The first author, a bilingual female Population Health PhD candidate (at the time of interviews), has training in qualitative and quantitative methods and research expertise in water unaffordability among communities of color. She developed relationships with staff at Boston and Chelsea agencies and community-based organizations that provide social services relating to financial aid, foreclosure assistance, housing support, or other kinds of assistance to meet household needs, including water services. These partners assisted in study recruitment by including advertisements in newsletters and in physical or web-based spaces accessed by clients, and by directly referring clients who were experiencing challenges with their water bill. Recruitment materials were available in English and Spanish and offered interviews in either language. The advertisements offered a $100 Visa gift card for volunteers who were selected for study participation. Forty individuals contacted the first author by phone or email and she phone-screened volunteers for eligibility. Seven volunteers were ineligible for the study because their water bill/income ratio was less than 3%. Seven people were unreachable after initially contacting the first author to express interest in the study and three screened volunteers did not follow through with plans for an interview after the interviewer made repeated attempts to schedule.

During the screening, the researcher asked the volunteers to report the amount of their highest monthly water bills in the last year and their gross household annual income. She then estimated their annual water bill relative to their annual income to determine eligibility. Some people referred to their bills, but others could recite the amounts from memory. The volunteers did not know the study eligibility criteria so they could not know how the researcher would calculate the 3% water bill/income ratio that would qualify them to participate. Later, during the interviews, the interviewer questioned respondents about their water bills. Many participants went into more detail about their bills, describing month-to-month fluctuations in their water bills and describing sources of income, indicating that they had given truthful information during screening.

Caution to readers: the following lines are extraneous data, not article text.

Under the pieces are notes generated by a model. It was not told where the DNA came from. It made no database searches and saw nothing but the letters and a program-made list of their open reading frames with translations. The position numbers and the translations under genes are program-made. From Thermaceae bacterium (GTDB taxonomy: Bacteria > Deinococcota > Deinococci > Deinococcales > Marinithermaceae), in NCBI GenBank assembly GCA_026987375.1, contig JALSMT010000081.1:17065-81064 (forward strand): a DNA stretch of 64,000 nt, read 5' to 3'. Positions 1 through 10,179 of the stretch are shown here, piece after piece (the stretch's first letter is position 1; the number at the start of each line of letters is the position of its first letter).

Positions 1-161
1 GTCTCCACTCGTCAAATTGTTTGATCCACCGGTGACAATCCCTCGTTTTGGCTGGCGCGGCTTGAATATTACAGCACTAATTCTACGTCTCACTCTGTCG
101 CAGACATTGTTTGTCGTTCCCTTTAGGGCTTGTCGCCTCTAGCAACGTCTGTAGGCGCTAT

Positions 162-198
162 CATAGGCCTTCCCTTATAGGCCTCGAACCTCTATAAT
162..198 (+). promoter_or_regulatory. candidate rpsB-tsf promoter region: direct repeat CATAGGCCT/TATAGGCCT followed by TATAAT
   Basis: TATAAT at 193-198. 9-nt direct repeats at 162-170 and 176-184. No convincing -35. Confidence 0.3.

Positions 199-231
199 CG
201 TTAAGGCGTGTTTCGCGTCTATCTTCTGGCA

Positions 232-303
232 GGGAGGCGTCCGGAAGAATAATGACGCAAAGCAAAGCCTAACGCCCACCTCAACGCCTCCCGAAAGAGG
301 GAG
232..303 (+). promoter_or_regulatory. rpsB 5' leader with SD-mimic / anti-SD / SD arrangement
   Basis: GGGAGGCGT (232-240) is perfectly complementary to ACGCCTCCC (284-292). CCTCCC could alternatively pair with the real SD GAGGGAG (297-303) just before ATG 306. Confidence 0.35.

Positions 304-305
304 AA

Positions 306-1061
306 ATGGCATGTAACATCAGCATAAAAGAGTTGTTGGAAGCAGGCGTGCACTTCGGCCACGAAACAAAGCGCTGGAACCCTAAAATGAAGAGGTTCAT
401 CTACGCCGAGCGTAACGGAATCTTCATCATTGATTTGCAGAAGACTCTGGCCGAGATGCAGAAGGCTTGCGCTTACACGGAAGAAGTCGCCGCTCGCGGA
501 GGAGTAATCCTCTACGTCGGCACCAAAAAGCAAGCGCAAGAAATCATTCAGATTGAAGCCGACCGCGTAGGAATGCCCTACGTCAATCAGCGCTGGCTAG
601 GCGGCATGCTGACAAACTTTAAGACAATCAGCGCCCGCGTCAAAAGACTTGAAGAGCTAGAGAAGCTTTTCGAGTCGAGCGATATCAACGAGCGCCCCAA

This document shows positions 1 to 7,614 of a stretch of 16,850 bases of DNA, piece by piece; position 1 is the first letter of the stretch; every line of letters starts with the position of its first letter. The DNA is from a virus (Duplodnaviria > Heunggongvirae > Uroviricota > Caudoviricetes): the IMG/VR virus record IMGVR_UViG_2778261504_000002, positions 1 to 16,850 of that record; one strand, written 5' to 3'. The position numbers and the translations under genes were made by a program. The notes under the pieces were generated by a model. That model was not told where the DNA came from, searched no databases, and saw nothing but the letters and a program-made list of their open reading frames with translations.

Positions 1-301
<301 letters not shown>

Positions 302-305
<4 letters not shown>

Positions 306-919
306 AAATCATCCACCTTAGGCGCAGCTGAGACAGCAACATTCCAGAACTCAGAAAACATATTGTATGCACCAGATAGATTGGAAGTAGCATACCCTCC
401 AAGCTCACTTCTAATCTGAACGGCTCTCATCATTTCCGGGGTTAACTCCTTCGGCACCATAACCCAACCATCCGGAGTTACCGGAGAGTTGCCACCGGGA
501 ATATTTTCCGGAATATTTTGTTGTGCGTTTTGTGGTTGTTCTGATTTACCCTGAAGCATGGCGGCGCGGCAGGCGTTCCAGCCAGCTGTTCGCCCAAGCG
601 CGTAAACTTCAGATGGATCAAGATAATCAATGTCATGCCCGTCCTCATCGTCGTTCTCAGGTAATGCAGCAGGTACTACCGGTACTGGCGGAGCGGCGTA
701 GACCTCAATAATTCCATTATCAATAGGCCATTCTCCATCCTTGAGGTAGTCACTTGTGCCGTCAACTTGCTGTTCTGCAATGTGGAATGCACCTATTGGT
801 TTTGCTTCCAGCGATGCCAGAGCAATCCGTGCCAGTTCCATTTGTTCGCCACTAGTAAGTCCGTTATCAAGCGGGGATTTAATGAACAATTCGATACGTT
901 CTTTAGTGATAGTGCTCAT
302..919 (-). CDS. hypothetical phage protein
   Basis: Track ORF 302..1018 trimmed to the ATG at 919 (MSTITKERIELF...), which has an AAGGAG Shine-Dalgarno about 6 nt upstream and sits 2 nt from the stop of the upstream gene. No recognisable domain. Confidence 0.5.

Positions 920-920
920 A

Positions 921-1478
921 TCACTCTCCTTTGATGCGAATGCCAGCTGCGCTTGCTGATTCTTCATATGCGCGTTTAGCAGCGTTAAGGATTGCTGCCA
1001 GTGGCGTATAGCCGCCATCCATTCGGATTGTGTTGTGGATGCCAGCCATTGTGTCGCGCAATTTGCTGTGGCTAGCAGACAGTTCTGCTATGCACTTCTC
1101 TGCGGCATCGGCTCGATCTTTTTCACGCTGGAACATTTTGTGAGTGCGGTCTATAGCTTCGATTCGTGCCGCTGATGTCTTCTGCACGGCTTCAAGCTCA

Data collection

The research team employed a hybrid inductive and deductive approach for this study, based on semi-structured in-depth interviews, including open-ended questions about uses and cost of household water (i.e., water and sewer services) and questions about hypothesized pathways linking high water bill burden to health-related outcomes. S1 Fig presents the a priori framework with hypothesized pathways linking unaffordability water to health-related outcomes and S1 Text contains the interview guide used to conduct interviews. We relied on self-reported health because it is generally consistent with clinical assessments and because it is associated with health-related behaviors, risks, and outcomes [53]. The interviewer also asked participants for sociodemographic information. On average, interviews lasted approximately 25 minutes.